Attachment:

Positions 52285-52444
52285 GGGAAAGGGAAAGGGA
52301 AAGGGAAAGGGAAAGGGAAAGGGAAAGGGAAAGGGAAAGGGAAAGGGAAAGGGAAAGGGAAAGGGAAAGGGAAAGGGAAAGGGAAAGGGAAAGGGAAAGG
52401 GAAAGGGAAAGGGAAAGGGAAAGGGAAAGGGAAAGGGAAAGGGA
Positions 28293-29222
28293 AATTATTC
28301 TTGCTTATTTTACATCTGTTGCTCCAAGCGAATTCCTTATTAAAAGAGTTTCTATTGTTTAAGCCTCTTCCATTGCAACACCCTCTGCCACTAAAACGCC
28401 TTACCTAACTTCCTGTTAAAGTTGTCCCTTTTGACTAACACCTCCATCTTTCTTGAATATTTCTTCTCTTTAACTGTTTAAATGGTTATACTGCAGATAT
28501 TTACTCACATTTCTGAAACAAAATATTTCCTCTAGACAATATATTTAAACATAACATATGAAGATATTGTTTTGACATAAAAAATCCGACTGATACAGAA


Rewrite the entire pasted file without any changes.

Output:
Positions 52285-52444
52285 GGGAAAGGGAAAGGGA
52301 AAGGGAAAGGGAAAGGGAAAGGGAAAGGGAAAGGGAAAGGGAAAGGGAAAGGGAAAGGGAAAGGGAAAGGGAAAGGGAAAGGGAAAGGGAAAGGGAAAGG
52401 GAAAGGGAAAGGGAAAGGGAAAGGGAAAGGGAAAGGGAAAGGGA
Positions 28293-29222
28293 AATTATTC
28301 TTGCTTATTTTACATCTGTTGCTCCAAGCGAATTCCTTATTAAAAGAGTTTCTATTGTTTAAGCCTCTTCCATTGCAACACCCTCTGCCACTAAAACGCC
28401 TTACCTAACTTCCTGTTAAAGTTGTCCCTTTTGACTAACACCTCCATCTTTCTTGAATATTTCTTCTCTTTAACTGTTTAAATGGTTATACTGCAGATAT
28501 TTACTCACATTTCTGAAACAAAATATTTCCTCTAGACAATATATTTAAACATAACATATGAAGATATTGTTTTGACATAAAAAATCCGACTGATACAGAA